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Wordsworth had four children. Eldest John was born on June 18, 1804; his darling daughter Dorothy, much known as Dora was born on August 16, 1804; son Thomas was born on June 16, 1806; and youngest of all Little Dora was a great mental support and motivation to her dear father. She added colors to his life. Her innocent face with a sweet and warm smile forced Wordsworth’s mind to see beautiful lilacs and daffodils singing a song of life with full pleasure and imaginary. Looking at her, poetry came out as naturally as leaf from a stem, water from clouds and light from sun.[br /]
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In 1802, Wordsworth visited France. The coronation of Napoleon as Emperor increased his disparity for France. Wordsworth was further affected when his brother, captain John went down with his ship, the ‘Abergavenny’ in February 1805, and his intensified emotional force were evident in his poems Ode to Duty and Character of the Happy Warrior written between 1804 and 1806. Wordsworth started assuming the position of religious orthodoxy. His later writings revealed emotional sympathies with the lower rural classes, not because he was a radial reformer but it was a characteristic of an agrarian conservative.[br /]
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The question, which obviously comes to mind is how much Wordsworth’s motion towards traditionalism and conservation affected the quality of his poetry. The critics are of the opinion that works before this was certainly better than the later one.[br /]
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The Prelude or Growth of a Poet’s Mind, the long autobiographical poem was first drafted during the years 1798 - 1805. Wordsworth instead of publishing the poem started revising it, which continued for the rest of his life trying to reflect his views which, changed after 1805. When The Prelude was published in 1850, after Wordsworth’s death, it appeared to be more conservative than that of the draft finished in 1805. In fact, he was not able to remove the traces of his position towards life and art during 1798. The poem actually conveys the indefinite growth and change in the mind of poet. In later life, Wordsworth had no place for such a style of poem and so publishing The Prelude during Wordsworth’s life would be, in one way, to destroy the poem itself. Wordsworth’s most successful composition and poems[br /]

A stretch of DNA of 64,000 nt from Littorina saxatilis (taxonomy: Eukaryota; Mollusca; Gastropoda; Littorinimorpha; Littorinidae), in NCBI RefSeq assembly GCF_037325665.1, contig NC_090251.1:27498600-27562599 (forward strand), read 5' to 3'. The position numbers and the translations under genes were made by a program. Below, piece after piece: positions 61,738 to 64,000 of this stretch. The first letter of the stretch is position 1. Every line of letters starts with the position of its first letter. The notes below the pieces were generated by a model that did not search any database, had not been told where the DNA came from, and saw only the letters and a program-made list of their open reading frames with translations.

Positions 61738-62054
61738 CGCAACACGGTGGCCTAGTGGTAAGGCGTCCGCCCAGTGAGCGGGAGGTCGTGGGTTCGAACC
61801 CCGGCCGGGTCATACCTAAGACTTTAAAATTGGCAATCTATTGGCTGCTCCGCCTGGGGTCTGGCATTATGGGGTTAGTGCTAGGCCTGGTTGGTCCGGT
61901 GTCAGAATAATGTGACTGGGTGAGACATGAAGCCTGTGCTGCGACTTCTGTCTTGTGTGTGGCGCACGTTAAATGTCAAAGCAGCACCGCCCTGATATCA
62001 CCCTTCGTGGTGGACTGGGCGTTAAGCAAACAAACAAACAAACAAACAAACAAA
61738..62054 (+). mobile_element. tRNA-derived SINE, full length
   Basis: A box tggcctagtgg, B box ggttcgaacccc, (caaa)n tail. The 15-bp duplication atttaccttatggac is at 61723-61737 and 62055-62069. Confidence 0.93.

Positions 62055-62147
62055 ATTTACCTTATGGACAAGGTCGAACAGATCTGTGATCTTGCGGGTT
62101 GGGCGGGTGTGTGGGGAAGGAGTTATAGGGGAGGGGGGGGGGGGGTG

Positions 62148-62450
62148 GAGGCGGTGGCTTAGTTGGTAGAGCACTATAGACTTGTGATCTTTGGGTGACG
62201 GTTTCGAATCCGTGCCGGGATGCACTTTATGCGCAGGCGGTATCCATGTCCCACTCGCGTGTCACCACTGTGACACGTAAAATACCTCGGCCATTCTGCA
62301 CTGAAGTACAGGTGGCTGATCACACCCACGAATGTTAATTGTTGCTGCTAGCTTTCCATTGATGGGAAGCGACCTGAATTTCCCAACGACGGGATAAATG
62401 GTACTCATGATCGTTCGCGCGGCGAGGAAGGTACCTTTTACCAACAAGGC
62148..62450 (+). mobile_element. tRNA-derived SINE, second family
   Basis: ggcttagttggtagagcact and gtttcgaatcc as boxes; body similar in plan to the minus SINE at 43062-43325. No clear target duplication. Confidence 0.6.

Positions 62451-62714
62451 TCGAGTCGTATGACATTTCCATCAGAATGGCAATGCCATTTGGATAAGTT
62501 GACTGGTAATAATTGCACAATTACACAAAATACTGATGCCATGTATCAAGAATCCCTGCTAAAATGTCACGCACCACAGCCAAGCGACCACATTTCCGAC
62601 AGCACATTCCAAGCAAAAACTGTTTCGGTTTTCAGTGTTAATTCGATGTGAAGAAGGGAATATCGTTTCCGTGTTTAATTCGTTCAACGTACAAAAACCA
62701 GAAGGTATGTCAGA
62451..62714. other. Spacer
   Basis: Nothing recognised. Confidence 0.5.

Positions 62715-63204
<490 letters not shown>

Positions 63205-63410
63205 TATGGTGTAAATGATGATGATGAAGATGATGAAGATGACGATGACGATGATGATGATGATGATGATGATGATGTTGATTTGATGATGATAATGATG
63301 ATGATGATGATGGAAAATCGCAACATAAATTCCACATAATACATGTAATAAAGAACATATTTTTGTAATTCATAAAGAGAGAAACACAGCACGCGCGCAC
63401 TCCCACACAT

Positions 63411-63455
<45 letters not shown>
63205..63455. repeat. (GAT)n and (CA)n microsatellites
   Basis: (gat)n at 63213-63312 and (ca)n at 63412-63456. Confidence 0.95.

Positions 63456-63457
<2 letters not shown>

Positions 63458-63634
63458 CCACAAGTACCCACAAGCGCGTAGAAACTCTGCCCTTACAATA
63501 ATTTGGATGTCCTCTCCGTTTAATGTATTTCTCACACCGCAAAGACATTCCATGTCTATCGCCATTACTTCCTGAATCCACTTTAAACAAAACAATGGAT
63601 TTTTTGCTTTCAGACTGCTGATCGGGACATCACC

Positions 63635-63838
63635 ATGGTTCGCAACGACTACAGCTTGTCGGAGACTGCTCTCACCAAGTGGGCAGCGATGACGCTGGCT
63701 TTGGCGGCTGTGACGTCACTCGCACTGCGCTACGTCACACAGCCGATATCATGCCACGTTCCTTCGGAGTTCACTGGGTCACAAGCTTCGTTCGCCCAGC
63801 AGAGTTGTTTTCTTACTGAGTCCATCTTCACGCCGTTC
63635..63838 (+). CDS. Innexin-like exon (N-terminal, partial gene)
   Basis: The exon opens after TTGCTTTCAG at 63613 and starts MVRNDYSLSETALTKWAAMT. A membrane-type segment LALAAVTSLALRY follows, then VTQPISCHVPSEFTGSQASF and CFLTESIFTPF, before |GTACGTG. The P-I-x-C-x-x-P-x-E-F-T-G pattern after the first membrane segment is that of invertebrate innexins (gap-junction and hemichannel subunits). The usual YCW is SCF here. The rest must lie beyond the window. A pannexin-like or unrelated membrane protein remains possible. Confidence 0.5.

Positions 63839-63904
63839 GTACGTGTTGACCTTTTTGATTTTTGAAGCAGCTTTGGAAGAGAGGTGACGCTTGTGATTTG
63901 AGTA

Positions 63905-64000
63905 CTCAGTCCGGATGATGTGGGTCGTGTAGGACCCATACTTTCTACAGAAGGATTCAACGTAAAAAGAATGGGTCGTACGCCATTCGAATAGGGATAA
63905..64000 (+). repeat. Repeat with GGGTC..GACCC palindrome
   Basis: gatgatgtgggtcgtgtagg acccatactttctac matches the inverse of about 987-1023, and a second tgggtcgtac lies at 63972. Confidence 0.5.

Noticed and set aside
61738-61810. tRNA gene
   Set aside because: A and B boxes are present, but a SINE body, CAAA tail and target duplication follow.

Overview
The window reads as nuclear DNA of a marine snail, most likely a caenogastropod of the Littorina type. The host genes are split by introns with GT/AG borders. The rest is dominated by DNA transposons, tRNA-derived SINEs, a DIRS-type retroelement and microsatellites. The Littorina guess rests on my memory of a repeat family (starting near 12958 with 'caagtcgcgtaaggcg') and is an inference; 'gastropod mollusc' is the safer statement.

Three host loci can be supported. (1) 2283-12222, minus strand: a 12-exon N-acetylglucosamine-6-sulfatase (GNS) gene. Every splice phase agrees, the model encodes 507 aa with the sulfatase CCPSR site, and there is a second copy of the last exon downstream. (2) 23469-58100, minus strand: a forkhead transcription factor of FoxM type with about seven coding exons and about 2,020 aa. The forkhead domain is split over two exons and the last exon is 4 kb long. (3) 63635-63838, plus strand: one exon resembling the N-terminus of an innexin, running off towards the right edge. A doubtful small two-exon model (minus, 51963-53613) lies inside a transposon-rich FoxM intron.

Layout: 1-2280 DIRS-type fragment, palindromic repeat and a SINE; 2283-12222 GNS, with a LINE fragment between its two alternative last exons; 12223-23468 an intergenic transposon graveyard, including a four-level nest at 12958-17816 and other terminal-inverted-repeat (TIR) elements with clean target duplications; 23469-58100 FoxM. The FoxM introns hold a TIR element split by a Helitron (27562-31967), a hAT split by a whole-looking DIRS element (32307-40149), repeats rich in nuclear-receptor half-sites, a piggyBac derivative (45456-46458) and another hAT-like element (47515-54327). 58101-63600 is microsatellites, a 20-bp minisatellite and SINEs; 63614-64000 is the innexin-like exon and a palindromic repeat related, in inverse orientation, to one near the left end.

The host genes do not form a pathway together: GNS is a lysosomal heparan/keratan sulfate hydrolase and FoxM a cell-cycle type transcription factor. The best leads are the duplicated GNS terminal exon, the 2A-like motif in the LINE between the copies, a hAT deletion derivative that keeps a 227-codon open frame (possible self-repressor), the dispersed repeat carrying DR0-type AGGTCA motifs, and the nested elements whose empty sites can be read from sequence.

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having essential Romantic assumption which mostly published before 1807. The work done after 1807 rested upon the assumption of permanence, infrequently revealing the dynamic shades of his earlier work.[br /]
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In 1808, Wordsworth moved to Allan Bank and in 1814, to Rydal Mount, where he spent rest of his life. Wordsworth’s later years seems to be a kind of long twilight, hearing no major incident and devoid of any of the stimulation of his early years. Wordsworth started taking active participation in Tory politics. In 1813, he was appointed Distributor of Stamps for Westmorland and in 1818, Justice of Peace. In 1820, Wordsworth visited Annette Vallon and their daughter Anne. Mary and Dorothy also accompanied Wordsworth during his visit. In 1828, Wordsworth and Coleridge visited the Rhine valley. In 1832, Dorothy was mysteriously stricken. Her next years were painful and she died in 1855. Coleridge died in 1834. He kept losing his loved ones one by one. But the biggest blow was yet to come.[br /]
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The greatest setback of his life fell upon him in 1847, when he lost his beloved daughter Dora. She meant ‘the world’ to him. With her death it was the end of everything good occurring to him, it was total darkness in his life; he could not feel the touch of air in the same way as earlier. He, the most sensitive nature poet – could not find nature to be creative and pleasure giving but destructive and unlovable at the time of loss of his daughter. It broke his heart. He sank into melancholy, distressing to those about him, from which he appeared to make no efforts to extricate himself. The bereavement and the growing isolation during last years of his life became at length utter loneliness. He knew that losing all his dear ones, he now was not to streach his existence. At the age of eighty Wordsworth died on April 23, 1850.[br /]
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Born in Cockermouth, England was the pioneer and central figure of the English poetry in the Romantic Era, his effort was a brief flowering of creative spirit midway between the collapse of 18th century authoritarianism and of the Victorian Era.[br /]